Thursday, February 3, 2011

Occupation of Smithland During the Civil War

 

Currently, I am working with a group to  gather information  for  an  application to have the  old Livingston County Court House  and clerks' office buildings placed on the National Register of Historic Places.  Before the application can be completed, a great deal of research  must be done. The research includes information on the erection of the buildings, alterations made to the buildings  and events that occurred there through the years.

Livingston County's court house is among the oldest, if not the oldest, still in use in western Kentucky. Built in 1845, it has weathered storms, floods, wars and unrest.  It has witnessed the heydays of  steamboats, the occupation by Federal troops during the Civil War and  the public hanging of a man on the courthouse lawn. This stately old building has greeted many famous persons - from Andrew Jackson to President James K. Polk and Clara Barton.

The research is fun and has resulted in some new information. Smithland,  Livingston County's seat of justice,  is located strategically at the confluence of two navigable rivers - the Ohio and Cumberland, both of which were important for the movement of troops and goods during the Civil War.  Naval gunboats were a common sight to Smithland residents throughout the war.

As early as September 1861, Federal troops moved into Smithland and occupied the town.  Fort Star, which was located near Smithland Cemetery, was manned by Federal soldiers, including Co. G of the 48th Kentucky Volunteers, whose post commander was local resident, Capt. J.W. Bush. In a town full of Confederate sympathizers, the Federal troops were tolerated, but were not popular with local residents. Although no large battle occurred in Smithland, there was activity.

The New Orleans Times-Picayune of 2 October 1861 briefly mentioned the occupation. " ...  Lincoln troops took possession of Smithland on the 25th ult. They commenced their depredations by destroying a fine orchard in the suburbs, cutting down the trees, and planting instead a large number of heavy guns."

In 1927 Edmonia Patterson Daniel, a Smithland native, wrote about her memories of the occupation of the town. She told of "raids in the town and country on chicken coops, nests, barns and stables ... The river front, far up the Ohio and Cumberland, was dotted with the ominous black painted gunboats, transports, tugs, yawls and row boats."

An article appeared in the Evansville Daily Journal on Saturday, the 21st of January 1865. Under a headline of "Outrage at Smithland," the following is recorded:  "While the Fannie Gilbert [steamboat] was lying at Smithland, four soldiers straggled off into the town and finally entered the house of a man named Isaacs and beat him inhumanly, cutting a dangerous gash in his head ... Three men were subsequently arrested for mutiny ... They were turned over to Capt. Tombler, commandant of the Post here [Evansville] , for discipline and to be forwarded to their regiments for trial and punishment. Their names are Jeremiah Haley, Co. B, 45th Ill., Uriah Henderson, Co. H, 20th Ill. and Taswell Douglas, Co. G, 43rd Ohio."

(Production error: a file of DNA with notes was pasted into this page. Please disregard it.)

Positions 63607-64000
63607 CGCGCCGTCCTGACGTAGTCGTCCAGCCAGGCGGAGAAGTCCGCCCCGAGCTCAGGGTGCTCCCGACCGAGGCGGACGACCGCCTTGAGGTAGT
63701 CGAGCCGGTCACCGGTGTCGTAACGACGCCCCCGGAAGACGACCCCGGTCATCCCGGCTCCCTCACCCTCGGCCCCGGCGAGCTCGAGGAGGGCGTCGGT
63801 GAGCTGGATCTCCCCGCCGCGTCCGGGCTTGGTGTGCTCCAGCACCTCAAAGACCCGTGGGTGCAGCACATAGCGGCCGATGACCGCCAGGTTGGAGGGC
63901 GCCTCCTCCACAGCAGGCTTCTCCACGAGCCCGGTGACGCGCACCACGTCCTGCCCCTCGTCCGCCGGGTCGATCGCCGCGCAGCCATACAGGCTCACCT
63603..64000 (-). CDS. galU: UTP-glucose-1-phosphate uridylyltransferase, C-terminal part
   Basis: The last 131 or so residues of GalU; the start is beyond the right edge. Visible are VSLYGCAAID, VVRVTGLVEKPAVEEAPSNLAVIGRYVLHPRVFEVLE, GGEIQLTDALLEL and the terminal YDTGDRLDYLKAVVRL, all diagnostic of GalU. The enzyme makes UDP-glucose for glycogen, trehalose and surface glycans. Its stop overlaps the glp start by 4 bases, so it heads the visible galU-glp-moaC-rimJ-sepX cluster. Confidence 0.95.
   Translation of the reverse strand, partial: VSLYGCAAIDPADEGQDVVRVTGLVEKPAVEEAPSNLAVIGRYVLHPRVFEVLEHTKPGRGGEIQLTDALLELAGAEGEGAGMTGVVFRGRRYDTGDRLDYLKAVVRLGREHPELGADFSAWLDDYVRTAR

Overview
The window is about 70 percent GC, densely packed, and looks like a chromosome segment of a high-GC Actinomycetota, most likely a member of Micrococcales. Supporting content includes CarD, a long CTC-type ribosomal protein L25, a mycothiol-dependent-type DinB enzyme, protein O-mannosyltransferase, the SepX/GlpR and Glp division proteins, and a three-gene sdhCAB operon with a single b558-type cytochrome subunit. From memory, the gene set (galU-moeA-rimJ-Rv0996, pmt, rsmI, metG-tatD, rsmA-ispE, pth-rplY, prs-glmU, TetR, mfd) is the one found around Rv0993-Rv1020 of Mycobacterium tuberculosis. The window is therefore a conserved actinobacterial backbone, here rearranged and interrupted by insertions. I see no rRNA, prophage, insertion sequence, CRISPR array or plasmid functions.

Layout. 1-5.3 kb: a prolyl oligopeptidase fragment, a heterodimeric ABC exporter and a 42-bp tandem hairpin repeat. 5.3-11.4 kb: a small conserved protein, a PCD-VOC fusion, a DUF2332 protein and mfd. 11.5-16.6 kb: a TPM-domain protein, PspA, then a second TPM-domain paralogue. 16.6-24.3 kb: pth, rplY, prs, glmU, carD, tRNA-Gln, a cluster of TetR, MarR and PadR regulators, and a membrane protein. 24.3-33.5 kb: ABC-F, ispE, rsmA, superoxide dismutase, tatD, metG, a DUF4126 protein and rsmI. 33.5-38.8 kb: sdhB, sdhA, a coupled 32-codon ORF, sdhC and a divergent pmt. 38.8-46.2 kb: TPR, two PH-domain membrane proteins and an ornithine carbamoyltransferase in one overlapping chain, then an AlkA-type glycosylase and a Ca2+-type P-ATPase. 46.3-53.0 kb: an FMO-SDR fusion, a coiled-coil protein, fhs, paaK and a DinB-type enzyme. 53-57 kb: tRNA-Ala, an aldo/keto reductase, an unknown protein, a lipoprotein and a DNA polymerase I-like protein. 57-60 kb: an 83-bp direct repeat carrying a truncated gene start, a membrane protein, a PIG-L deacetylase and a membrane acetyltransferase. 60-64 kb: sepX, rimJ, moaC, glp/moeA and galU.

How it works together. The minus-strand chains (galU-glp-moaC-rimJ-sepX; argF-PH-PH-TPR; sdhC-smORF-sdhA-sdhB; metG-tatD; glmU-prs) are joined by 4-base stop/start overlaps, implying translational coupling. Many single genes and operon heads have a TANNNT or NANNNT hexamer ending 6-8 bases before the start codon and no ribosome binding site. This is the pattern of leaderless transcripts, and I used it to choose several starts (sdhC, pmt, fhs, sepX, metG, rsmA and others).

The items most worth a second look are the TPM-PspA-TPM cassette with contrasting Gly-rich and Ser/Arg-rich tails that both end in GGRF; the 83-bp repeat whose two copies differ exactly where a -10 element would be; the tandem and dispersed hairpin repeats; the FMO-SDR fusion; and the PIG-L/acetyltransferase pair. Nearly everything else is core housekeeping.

Stationed at Fort Star [also called Fort Smith] for a while was the 134th Indiana. Jabez Cox,  a soldier in this unit, recorded his impressions of Smithland in his diary, which was published in Indiana Magazine of History, Vol. XXVII, No. 1, March 1932.

"The mouth of the Cumberland is not very broad but deep, and the water of a deep clear bluish color and when the water of the two rivers intermix each preserves its color and looks like grease in muddy water. The scenery is beautiful here in Smithland and the fort mounting one grove is on a high hill right back from the town and manned by Co. G 48th Ky Vols and a Co. of the 34th [New Jersey] are quartered in the town. There have been some gurrillas near here within a short time and about five miles distant over the Tenessee river there are plenty. They have four picket posts one on each roade  The village has been a very prosperous little place but the war has brought a great change over the place  Some remains exist of fine brick buildings that belong to rebels and were destroyed by the soldiers. "

While the town and fort were under the control of the Union army, it appears that the business of the county continued in usual fashion with deeds being recorded, wills being proven and couples being married.  The first indication of the occupation of the court house is found in the circuit court minutes of Monday, the 13th of February 1865, when the following statement was recorded: "The Court House being occupied by the United States troops so that Court cannot be holden therein  It is ordered that the Court be adjourned till thursday morning next at ten Oclock at such place as may be provided by the County Judge for the purpose of holding the Court." The entry is signed by W.P. Fowler, Judge.

Two days later Judge Fowler wrote the following:  "Court met pursuant to adjournment at the House in Smithland Known as the Wilson House provided by the County Judge for the use of the Court, the Court House being still occupied by the Military."

By March 1865, the court was meeting in the Clerk's Office, a separate building on the court house lawn. The court house was still occupied by military forces through early June 1865, even though the war technically ended in April 1865. No reason for the occupation of the courthouse has been found so far, but  at least six western Kentucky court houses had been torched by early 1865. Could it be the Federal troops took possession of the court house in order to save it from destruction by the guerrillas? 
 


2 comments:

PalmsRV said...

Courthouse preservation and Civil War history in one post!

Brenda Joyce Jerome, CG said...

Thank you. This is a project that is very important to a lot of people. Too many historic buildings have been lost.